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    What are Receding Gums?

    Receding gums is a periodontal or gum condition wherein part of a person’s gums wear away or are pulled back, and thus exposing the root surfaces of the teeth. Gaps form between the teeth and gums, which makes it more likely for disease-causing bacteria to build up. This can further worsen if left unchecked and can cause severe damage to the teeth’s supporting tissue and bone structure. In many cases, this can lead to tooth loss.

    The presence of receding gums is usually a result of poor oral hygiene. Although several receding gum treatments are available if you can avoid developing the condition the better. If you do observe symptoms, it is best to see a periodontist as soon as possible to get better treatment results.

    Receding gums are a very common condition. Many people don’t realize they have it because it doesn’t show up overnight – instead, it develops gradually. Usually, a person only realizes he/she has gum recession when his/her teeth become very sensitive, or if a tooth looks longer than normal.

    Patient at dentists office with receding gums

    What Causes Receding Gums?

    Several factors can cause gum recession. These include:

    • Periodontal diseases (bacterial gum infection)

    When bacteria infect your gums, they can destroy the tissue and bone supporting your gums. This eventually leads to gum recession and other gum diseases.

    • Aggressive tooth brushing

    Brushing your teeth too aggressively can wear away your teeth’s enamel. This makes it easier for bacteria to invade your teeth and cause your gums to recede, which can lead to more serious periodontal disease. There’s no need to brush too hard to remove plaque. Use soft-bristled toothbrushes instead of medium- or hard-bristled ones.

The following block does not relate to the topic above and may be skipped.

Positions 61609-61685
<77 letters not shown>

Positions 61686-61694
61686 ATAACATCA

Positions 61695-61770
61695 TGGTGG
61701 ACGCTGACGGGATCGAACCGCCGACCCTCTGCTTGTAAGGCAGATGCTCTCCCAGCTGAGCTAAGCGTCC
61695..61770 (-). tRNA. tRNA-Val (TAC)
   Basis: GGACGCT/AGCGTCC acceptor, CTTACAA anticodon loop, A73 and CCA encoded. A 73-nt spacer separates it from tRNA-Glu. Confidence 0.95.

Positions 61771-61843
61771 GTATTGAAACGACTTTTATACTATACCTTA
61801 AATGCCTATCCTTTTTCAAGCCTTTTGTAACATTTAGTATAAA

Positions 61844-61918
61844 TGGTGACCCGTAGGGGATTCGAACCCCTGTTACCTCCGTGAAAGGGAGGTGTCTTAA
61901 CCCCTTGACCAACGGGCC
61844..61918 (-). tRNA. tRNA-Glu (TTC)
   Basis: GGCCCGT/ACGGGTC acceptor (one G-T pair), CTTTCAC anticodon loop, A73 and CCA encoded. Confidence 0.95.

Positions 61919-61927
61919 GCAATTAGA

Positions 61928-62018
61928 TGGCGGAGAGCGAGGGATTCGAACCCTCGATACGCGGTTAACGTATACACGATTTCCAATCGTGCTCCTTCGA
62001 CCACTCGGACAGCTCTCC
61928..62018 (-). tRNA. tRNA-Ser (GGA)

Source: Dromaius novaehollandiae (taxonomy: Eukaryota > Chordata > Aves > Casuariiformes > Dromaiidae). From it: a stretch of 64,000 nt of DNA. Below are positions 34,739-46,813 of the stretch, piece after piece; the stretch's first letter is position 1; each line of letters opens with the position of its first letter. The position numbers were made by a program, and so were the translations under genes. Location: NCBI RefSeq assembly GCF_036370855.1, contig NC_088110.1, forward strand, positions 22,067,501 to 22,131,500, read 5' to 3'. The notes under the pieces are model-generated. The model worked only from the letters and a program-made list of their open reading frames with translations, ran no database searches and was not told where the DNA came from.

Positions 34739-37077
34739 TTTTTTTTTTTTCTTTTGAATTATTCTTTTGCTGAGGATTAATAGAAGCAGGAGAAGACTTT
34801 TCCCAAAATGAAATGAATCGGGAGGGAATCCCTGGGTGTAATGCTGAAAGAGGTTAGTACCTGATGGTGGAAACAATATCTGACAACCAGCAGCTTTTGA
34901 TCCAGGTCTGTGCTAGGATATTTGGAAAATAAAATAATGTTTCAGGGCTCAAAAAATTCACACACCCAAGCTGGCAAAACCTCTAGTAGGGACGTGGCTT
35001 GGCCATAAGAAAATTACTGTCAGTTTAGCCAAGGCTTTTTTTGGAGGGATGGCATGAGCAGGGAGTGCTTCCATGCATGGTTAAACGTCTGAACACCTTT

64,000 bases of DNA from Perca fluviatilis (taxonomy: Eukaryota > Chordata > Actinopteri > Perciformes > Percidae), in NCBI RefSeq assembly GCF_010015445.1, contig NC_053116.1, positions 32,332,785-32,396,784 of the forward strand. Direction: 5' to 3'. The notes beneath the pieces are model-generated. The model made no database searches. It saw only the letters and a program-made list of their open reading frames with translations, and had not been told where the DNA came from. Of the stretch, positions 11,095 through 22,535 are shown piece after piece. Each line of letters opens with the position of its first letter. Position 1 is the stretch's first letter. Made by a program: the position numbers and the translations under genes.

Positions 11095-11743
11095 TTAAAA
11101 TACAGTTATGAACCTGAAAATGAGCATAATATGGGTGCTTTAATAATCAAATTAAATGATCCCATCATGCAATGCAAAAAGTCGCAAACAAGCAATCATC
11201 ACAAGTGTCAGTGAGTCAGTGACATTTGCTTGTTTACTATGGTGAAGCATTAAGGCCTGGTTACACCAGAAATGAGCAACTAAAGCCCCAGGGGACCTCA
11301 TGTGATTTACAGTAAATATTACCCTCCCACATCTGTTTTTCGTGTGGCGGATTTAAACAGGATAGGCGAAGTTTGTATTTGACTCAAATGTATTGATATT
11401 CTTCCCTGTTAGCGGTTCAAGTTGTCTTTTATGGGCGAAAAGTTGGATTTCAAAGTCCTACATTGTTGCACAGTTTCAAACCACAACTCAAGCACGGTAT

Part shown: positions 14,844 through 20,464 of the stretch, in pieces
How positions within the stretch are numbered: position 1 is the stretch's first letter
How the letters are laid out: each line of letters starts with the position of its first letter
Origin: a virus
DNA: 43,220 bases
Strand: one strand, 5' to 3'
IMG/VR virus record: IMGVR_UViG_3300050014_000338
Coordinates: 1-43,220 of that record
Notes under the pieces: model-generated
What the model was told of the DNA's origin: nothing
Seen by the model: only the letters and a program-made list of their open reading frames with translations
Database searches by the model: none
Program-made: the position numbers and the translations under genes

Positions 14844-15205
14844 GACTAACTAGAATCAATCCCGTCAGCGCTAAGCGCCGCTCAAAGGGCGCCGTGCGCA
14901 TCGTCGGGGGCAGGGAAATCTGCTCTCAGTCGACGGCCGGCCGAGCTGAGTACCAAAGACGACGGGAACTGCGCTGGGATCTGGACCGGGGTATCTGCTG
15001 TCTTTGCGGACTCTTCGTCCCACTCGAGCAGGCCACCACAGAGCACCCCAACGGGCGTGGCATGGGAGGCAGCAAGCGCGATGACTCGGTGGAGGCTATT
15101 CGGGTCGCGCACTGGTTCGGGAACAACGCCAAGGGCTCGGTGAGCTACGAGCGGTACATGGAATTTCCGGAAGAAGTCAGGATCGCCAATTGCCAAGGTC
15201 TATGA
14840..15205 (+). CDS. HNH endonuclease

• Plaque buildup (tartar)

    Dental plaque is a sticky film that forms on your teeth. It is usually pale yellow or colourless and is caused by the combination of saliva, food, and fluids that stick to your teeth. It usually contains bacteria, and if not removed can develop into tartar, a hard deposit that sticks to teeth and can only be removed through professional dental cleaning. Tartar contains bacteria that can infect your gums and cause it to recede.

    • Genetic causes

    Research and case studies have shown that at least 30% of the population may be predisposed to develop periodontal disease, even if they practice proper oral care.

    • Improper or insufficient dental care

    If your brushing, flossing and rinsing with mouthwash are inadequate, it makes it more likely for plaque to build up and develop into tartar. However, make sure that you don’t overdo it and destroy your teeth enamel. Consult with your dentist for the proper dental routine for your case.

    • Tobacco use

    Smoking increases the risk of plaque to transform into tartar, which can cause gum recession. If you’re a regular smoker, consider quitting to not only reduce your risk of gum disease but also improve your overall health.